Austin Kleon’s 33 thoughts on reading
I could sit and watch you all day – sometimes I do
Lovely letter from a father to his son. Wish I’d written it.
Stuart Heritage: I could sit and watch you all day – sometimes I do
Education of a Jailhouse Lawyer
Truly inspiring read from The New Yorker.
Manifesto of the idle parent
From a 2008 article by Tom Hodgkinson, author of How To Be Free, How To Be Idle, and The Idle Parent:
We reject the idea that parenting requires hard work
We pledge to leave our children alone
That should mean that they leave us alone, too
We reject the rampant consumerism that invades children from the moment they are born
We read them poetry and fantastic stories without morals
We drink alcohol without guilt
We reject the inner Puritan
We fill the house with music and laughter
We don’t waste money on family days out and holidays
We lie in bed for as long as possible
We try not to interfere
We push them into the garden and shut the door so that we can clean the house
We both work as little as possible, particularly when the kids are small
Time is more important than money
Happy mess is better than miserable tidiness
Down with school
We fill the house with music and merriment
Thai food every day
via The New Yorker
Instax mini 90
In the absence of Polaroids I think I’ll settle for the Fujifilm Instax mini 90.
Let’s reinvent the bookshop
Several design teams were asked to reinvent the bookshop:
Their analysis was stark: “Design on its own will not save the bookshop.” But Roberts was undaunted. “If you leave the model as it is and redecorate, nothing’s going to change. The solution needs to be much more fundamental: informed, strategic and daring.” The bookshop, as Gensler saw it, had to anticipate every sort of literary need, from grabbing a paperback or download, to relaxed browsing, personally tailored reading-lists, self-publishing, book clubs, author events and even an enhanced experience of reading a book in the bookish equivalent of a flotation tank.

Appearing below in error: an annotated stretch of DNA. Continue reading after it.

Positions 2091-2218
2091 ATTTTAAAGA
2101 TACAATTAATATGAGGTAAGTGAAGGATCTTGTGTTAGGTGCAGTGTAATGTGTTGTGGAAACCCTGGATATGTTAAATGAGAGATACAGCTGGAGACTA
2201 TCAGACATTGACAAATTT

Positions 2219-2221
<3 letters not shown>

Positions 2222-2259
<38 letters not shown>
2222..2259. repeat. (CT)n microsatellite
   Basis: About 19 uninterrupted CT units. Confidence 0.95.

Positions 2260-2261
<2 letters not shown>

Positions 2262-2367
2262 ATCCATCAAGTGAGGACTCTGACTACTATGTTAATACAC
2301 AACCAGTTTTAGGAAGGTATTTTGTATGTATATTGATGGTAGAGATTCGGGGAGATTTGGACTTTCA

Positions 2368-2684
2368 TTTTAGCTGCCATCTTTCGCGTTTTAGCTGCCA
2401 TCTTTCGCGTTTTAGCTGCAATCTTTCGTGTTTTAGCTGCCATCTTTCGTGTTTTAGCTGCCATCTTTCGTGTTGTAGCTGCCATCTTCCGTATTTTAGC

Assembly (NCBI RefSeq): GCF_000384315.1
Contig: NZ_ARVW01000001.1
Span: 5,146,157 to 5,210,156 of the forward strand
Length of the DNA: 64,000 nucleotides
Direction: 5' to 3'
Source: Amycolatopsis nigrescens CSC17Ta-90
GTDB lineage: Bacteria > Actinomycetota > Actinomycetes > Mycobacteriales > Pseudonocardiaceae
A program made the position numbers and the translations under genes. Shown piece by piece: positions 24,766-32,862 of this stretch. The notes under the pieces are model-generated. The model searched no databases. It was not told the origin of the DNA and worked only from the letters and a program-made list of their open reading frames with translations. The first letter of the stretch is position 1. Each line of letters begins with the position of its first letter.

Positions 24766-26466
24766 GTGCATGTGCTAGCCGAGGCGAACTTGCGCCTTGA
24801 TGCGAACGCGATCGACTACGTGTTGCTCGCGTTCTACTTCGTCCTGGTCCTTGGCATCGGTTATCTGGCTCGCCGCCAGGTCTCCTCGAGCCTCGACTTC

Roberts and Tollit also produce diagrams showing the concept as “a kit of parts” to “plug in and play” according to location and audience. At a railway station, tl;dr might be just a download-and-vending wall. In a hipster neighbourhood such as Hoxton or Williamsburg, it might feel more like a club. “It can grow, shrink and respond to the way people are shopping the store or it could pop up elsewhere.” Putting a tl;dr vending machine at the end of Brighton Pier, for example, where it would sell “Brighton Rock”, and promote the nearest fully equipped store. (emphasis mine)
Let’s reinvent the bookshop via Intelligent Life
Graft, craft and being daft
Graft, craft and being daft. An inspiring, infectious talk by Gavin Strange.
The Living Room
Listened to this last night and still thinking about it this morning. A beautiful, heartbreaking story.
Producer Briana Breen and the podcast Love + Radio bring us a story about a very eventful year in the life of an accidental voyeur.